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Previous Challenge Entry (Level 3 – Advanced)
Topic: Escape (01/02/06)

TITLE: Escape through Forgiveness: Thrive on Lessons Learned
By Cyndie Odya-Weis


A violent pulse of adrenaline jolted Shana awake. Her heart beating like a broken turn signal and her leg muscles performing a high-speed sprint, her bare feet pounded the pavement. She almost escaped her robber’s assault as he hit her with the crowbar… almost. As the steel bar swung toward her face, she startled and realized it was done- behind her. Two years ago, she escaped with a small bruise on her forehead and a scrape on her knee. The dreams were less frequent now but still she awoke in a run-for-her-life post-trauma state where her mind replayed the vivid images and feelings in living Technicolor virtual reality. Shana wondered if she’d ever escape the memories.

The reparative justice program helped. At first she met with counselors and prison guards to learn about rehabilitation. Inmates incarcerated for similar crimes addressed groups of victims. Shana learned that inmates and their families were as much the victims of crime as was she. Together they longed to escape the binds of incarceration. The final step was to confront her attacker.

How kind and gentle he looked in the sunny visiting room; nothing like the crowbar-wielding monster who appeared in the alley as she exited her craft store with the day’s deposits in a zippered pouch.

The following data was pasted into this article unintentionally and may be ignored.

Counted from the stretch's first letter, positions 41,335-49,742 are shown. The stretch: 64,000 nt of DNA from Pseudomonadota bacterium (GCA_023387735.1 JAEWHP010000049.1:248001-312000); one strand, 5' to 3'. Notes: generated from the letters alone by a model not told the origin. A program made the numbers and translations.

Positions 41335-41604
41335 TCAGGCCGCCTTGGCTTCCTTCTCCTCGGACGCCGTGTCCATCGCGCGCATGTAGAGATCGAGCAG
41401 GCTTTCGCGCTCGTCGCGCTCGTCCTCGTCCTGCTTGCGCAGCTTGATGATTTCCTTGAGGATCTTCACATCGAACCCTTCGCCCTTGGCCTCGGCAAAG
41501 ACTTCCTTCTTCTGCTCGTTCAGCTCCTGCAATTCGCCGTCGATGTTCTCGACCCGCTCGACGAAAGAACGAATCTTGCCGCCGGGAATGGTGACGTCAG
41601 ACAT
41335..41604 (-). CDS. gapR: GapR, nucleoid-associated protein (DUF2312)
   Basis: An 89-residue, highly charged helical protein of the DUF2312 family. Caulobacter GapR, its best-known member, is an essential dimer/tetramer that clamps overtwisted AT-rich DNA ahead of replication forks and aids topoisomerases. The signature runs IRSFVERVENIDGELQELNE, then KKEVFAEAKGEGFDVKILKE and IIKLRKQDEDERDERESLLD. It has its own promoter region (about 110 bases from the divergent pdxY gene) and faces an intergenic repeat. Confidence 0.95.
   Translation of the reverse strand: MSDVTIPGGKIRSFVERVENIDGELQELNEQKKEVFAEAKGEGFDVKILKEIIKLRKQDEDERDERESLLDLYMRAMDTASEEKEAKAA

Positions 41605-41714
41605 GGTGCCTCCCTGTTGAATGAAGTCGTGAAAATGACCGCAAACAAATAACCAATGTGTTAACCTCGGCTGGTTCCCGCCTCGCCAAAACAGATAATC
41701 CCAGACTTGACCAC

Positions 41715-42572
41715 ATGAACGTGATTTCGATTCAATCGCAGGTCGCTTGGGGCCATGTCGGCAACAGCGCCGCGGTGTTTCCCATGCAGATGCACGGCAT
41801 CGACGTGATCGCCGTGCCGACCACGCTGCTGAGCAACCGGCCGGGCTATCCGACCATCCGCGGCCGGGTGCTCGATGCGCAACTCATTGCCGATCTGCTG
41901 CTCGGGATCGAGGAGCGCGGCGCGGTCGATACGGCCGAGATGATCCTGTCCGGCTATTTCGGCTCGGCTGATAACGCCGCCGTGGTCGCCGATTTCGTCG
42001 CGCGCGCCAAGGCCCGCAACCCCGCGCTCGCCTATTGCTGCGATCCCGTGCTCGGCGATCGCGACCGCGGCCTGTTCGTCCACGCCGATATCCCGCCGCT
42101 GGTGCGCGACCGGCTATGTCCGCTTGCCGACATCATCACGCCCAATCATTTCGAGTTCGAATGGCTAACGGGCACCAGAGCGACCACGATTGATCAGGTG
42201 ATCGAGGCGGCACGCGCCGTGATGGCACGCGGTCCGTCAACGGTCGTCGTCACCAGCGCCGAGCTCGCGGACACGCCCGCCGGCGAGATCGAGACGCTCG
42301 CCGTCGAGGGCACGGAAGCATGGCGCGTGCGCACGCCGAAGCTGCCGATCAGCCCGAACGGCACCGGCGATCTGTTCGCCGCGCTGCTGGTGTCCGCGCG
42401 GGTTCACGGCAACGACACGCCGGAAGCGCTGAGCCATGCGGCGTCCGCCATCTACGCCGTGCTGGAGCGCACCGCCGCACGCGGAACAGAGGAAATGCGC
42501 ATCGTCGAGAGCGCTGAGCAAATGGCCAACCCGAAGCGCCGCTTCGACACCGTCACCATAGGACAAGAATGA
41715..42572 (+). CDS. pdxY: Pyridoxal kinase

His sheer humanity evoked empathy in her- and anger. Shana forgave him months earlier when she learned his name; Paul Matthews, drug addict attempting robbery to support his $200 daily habit; Paul Matthews, star basketball player whose team mates introduced him to alcohol and marijuana at the suburban high school he attended on a voluntary desegregation program. Paul Matthews, recipient of a full-ride scholarship to a prestigious college where high scoring stats, good grades and a congenial team-player attitude masked the need for drug testing or monitoring. Paul Matthews, star of the handmade scrapbook lovingly assembled by his mom who was poor in a material sense but rich in solid Christian values and perseverance that she shared with Paul and four younger children. After the meeting with Paul, Shana met Mrs. Matthews and together they cried at the twisted double helix of a blessed life damaged by drugs. Together they prayed for Paul and the other crime victims; parents, children, family and friends.